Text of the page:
Bryson's Dictionary of Troublesome Words by Bill Bryson
A writer's guide to getting it right. A quick, concise and definitive guide to the most commonly encountered problems of English spelling and usage.
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Format: Trade Paperback
Condition: good+ condition, average storage/shelf wear, light browning on cover
Pages: 242pp, 2002 edition
What is the difference between mean and median, blatant and flagrant, flout and flaunt? Is it an Arran sweater or an Aran sweater? A whodunnit or whodunit?
For nearly twenty years, Troublesome Words has been an indispensable companion to those who work with the written word- writers, journalists, teachers and publishers. Now thoroughly revised and updated, it continues to provide rulings that are both reliable and informed, while avoiding the pedantries of so much writing about the English language.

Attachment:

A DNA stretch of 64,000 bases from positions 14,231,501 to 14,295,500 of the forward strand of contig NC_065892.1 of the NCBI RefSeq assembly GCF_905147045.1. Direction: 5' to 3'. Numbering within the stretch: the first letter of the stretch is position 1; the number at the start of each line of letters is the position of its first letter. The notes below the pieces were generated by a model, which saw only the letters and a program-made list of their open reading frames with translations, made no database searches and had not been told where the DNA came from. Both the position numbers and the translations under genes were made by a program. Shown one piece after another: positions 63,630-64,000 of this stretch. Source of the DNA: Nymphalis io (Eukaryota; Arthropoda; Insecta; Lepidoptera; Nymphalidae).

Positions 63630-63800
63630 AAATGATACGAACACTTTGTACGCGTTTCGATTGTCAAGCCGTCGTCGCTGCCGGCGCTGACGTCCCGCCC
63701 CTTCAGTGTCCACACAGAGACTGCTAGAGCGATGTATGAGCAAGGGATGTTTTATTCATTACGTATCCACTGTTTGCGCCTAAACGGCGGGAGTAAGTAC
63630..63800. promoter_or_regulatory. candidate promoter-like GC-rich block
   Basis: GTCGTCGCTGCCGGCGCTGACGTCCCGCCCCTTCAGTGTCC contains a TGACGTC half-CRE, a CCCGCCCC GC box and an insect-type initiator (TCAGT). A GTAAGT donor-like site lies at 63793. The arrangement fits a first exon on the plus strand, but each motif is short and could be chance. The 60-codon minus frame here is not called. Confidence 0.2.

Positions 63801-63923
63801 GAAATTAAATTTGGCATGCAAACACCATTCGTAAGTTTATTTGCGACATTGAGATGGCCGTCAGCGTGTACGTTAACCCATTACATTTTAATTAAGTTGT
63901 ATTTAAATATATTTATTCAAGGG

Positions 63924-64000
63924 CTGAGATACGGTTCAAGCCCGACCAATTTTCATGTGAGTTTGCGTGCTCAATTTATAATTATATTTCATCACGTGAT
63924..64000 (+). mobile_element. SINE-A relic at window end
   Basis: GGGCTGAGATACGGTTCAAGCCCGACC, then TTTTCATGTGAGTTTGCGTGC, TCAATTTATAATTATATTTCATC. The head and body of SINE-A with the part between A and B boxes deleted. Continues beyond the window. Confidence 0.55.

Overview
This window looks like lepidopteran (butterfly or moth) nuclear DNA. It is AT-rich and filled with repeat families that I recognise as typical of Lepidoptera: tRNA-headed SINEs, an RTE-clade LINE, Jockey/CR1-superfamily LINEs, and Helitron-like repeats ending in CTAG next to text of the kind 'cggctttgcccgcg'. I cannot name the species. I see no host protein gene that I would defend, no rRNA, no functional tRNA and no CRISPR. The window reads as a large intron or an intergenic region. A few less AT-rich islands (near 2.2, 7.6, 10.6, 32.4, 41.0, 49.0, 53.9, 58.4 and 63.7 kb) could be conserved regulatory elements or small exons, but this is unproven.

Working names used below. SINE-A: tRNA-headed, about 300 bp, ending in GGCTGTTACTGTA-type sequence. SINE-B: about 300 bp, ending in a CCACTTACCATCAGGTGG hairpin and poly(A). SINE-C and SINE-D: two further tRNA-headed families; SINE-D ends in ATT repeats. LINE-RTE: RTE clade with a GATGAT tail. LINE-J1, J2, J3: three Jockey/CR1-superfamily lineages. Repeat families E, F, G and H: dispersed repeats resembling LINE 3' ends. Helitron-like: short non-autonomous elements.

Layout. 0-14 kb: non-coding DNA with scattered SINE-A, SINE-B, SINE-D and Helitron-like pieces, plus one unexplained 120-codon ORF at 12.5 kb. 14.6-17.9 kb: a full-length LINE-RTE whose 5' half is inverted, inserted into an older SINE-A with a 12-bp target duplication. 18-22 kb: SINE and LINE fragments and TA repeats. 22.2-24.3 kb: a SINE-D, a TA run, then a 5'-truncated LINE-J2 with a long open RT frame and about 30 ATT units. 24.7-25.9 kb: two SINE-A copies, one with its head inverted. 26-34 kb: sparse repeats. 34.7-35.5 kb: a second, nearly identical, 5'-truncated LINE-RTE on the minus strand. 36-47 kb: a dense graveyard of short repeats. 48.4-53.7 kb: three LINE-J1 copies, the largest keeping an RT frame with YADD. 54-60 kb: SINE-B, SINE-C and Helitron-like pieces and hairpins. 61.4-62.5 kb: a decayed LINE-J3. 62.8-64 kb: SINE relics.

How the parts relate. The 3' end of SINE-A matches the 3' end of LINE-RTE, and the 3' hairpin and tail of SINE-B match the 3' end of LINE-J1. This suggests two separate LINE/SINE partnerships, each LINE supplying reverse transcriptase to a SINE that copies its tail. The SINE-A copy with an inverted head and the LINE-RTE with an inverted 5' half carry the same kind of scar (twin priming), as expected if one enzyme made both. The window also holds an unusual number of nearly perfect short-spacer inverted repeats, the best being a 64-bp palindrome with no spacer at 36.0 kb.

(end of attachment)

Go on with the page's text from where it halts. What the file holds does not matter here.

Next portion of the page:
'Even when written by the most discriminating writers, the vast majority of seldom says more in four words than most says in one.'
'The belief that and should not be used to being a sentence is without foundatin. And that's all there is to it.'
'Barbecue is the only acceptable spelling in serious writing. Any journalist or other formal user of English who believes that the word is spelled barbeque or worse still, bar-b-q is not ready for unsupervised employment.'